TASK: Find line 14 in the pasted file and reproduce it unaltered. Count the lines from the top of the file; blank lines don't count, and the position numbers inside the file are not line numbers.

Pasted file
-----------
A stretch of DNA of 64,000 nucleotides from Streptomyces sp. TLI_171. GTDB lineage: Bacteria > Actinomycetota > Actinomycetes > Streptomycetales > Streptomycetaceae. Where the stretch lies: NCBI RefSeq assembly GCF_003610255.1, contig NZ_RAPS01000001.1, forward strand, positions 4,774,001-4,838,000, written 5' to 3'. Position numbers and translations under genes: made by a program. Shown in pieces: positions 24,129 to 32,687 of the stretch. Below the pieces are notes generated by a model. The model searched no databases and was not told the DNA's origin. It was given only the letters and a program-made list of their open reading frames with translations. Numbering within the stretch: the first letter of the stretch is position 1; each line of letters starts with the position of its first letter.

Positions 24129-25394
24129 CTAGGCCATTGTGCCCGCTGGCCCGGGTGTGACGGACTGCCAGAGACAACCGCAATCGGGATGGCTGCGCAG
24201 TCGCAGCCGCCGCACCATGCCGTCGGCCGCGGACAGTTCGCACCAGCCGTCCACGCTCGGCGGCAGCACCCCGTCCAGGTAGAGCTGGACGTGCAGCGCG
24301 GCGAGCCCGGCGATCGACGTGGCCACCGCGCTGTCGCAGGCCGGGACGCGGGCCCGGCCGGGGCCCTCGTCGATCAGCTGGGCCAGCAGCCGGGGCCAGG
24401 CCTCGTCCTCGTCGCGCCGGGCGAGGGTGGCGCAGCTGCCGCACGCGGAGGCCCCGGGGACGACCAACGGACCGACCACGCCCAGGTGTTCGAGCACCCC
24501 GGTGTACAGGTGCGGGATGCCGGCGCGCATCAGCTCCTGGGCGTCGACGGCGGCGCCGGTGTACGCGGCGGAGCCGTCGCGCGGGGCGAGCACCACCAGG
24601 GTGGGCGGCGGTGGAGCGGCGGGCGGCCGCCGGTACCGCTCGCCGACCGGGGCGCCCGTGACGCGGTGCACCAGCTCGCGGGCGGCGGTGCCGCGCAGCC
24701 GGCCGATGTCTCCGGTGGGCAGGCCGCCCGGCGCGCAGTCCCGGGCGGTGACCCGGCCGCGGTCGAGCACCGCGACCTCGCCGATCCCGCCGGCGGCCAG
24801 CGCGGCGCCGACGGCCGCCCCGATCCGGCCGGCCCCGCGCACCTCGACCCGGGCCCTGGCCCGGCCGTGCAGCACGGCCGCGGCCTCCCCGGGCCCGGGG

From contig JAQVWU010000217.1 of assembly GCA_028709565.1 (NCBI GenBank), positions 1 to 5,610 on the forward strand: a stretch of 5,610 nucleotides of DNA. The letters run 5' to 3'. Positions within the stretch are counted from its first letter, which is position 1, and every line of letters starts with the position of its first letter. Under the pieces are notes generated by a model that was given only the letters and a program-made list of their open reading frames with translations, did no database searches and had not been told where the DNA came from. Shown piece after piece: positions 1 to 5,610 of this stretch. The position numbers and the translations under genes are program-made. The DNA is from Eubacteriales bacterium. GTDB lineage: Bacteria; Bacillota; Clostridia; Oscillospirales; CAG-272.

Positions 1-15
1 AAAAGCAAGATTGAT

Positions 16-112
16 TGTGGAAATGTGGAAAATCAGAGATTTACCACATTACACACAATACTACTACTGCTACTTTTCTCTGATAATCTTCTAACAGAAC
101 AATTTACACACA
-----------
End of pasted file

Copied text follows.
Positions 16-112